The effects of aging on the attentional demands of walking toward and stepping up onto a curb

Robert Wellmon, Ann E. Barr-Gillespie, Roberta Newton, Robert A. Ruchinskas, James Stephens

Research output: Contribution to journalArticle

7 Scopus citations

Abstract

Community ambulation requires the capacity to alter gait in response to obstacles within the path of travel that appear at a known location. Acquiring information from the environment to safely negotiate a curb may increase the cognitive demands of walking. The purpose of this study was to examine the attentional demands of walking toward and stepping up onto a curb in young, middle-age and older adults. Single and dual-task voice reaction time (VRT) was measured in community-dwelling young (n = 24), middle-age (n = 24), and older adults (n = 24) across 5 conditions: sitting in a chair, standing, level walking, and walking toward and while stepping up onto a curb. A 3 (group) by 5 (task condition) ANOVA was used to examine VRT. The interaction of group with task revealed statistically significant within group increases in VRT when comparing either sitting and/or standing to walking on a level surface and walking toward the curb and stepping up onto the curb. When compared to the other groups, older adults had significantly longer VRT for all walking tasks. Stepping onto the curb significantly increased the attentional requirements of walking for all of the groups when compared to level walking. The pattern of statistically significant between group and within group differences during the walking tasks indicate the effects of a curb located at a predictable place in the environment on attentional allocation.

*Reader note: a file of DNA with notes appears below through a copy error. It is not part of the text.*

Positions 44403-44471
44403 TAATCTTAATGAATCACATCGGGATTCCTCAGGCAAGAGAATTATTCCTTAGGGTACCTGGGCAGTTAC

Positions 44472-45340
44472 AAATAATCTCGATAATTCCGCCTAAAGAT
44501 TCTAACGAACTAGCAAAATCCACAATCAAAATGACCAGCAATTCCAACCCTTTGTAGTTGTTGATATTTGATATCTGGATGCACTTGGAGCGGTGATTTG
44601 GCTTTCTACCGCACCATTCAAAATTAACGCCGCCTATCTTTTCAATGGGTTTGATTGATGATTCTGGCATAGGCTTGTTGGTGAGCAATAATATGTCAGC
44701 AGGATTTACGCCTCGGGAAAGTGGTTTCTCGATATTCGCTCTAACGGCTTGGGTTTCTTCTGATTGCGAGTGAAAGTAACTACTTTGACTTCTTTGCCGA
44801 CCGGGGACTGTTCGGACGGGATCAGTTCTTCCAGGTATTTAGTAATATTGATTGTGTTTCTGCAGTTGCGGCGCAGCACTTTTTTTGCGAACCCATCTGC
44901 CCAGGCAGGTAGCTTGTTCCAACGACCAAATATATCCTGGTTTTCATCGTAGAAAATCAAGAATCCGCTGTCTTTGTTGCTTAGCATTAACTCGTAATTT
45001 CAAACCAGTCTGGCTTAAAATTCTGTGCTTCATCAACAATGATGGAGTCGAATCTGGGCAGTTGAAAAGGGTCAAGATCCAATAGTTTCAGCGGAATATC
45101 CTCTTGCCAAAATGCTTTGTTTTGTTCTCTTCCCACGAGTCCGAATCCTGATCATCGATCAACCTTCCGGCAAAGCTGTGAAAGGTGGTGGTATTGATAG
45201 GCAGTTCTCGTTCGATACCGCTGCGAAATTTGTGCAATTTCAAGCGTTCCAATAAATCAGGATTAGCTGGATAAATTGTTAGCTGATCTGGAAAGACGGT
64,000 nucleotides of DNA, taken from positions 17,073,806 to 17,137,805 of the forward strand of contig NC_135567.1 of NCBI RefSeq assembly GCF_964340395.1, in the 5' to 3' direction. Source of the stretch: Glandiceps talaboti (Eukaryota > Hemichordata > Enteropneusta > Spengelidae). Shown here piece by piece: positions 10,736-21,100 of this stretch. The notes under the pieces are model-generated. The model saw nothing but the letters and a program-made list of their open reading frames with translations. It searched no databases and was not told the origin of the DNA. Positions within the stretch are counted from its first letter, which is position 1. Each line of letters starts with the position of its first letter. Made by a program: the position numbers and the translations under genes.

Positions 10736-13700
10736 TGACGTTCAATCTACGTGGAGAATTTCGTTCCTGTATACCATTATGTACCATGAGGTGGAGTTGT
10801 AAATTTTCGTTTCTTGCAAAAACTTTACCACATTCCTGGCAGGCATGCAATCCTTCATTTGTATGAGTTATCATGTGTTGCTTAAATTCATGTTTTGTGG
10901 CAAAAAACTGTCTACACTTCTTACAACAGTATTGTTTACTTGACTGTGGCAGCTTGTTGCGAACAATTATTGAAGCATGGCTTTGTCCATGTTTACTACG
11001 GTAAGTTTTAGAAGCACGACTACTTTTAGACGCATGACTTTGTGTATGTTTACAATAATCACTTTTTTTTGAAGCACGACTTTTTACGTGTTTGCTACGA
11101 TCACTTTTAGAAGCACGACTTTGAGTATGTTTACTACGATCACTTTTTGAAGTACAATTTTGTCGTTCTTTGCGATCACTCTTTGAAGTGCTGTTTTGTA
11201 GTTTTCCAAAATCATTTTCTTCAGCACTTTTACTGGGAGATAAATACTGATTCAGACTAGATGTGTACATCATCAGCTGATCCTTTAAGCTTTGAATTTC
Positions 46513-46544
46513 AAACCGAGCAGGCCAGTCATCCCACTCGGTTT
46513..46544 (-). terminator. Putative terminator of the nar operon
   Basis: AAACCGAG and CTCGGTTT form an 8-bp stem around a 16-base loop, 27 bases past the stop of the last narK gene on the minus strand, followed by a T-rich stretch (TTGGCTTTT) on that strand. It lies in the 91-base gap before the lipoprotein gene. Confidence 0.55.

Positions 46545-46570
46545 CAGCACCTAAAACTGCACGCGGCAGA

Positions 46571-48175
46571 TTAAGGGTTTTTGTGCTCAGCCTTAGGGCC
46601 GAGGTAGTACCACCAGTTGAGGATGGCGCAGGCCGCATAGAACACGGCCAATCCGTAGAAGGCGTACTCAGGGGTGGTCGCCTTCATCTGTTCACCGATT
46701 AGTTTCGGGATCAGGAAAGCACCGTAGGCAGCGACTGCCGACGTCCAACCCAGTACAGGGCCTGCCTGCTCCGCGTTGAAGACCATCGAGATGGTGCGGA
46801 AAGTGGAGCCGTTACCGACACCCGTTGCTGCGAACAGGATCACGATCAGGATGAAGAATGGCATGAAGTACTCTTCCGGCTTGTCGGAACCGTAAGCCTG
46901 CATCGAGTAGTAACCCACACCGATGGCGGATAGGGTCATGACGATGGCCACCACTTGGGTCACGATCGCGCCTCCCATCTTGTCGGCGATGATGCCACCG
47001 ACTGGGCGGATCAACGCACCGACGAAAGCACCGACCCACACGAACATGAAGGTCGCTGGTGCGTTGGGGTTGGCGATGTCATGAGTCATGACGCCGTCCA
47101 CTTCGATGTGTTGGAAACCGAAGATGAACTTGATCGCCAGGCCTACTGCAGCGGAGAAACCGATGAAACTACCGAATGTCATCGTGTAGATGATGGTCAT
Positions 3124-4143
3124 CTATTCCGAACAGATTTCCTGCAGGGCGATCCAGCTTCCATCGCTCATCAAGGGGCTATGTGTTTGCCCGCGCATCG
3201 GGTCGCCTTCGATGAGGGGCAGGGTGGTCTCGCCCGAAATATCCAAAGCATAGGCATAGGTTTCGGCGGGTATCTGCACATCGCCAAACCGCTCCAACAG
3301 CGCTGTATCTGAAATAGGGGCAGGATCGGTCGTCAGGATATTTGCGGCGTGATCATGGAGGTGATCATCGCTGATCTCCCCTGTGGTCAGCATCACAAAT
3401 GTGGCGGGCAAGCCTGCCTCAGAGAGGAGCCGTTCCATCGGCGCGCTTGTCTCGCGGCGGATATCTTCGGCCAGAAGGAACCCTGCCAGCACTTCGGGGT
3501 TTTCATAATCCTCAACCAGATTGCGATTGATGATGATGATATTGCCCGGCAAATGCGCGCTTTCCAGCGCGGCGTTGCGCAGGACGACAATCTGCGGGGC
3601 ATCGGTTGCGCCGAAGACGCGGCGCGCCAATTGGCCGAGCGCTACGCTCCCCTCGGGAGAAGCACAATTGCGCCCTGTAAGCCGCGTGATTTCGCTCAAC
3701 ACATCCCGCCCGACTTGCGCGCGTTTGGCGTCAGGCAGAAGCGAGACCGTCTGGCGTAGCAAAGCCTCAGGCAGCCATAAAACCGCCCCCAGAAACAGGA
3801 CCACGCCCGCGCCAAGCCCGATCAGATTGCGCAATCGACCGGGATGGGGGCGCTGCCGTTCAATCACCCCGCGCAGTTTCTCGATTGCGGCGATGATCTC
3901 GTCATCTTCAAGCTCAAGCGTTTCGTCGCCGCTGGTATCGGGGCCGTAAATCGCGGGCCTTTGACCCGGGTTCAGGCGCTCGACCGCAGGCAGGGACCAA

Original languageEnglish (US)
Pages (from-to)198-202
Number of pages5
JournalGait and Posture
Volume38
Issue number2
DOIs
StatePublished - Jun 1 2013

Keywords

  • Aging
  • Attention
  • Curb ambulation
  • Dual-task
  • Gait
  • Human locomotion
  • Older adults
  • Voice reaction time

ASJC Scopus subject areas

  • Biophysics
  • Orthopedics and Sports Medicine
  • Rehabilitation

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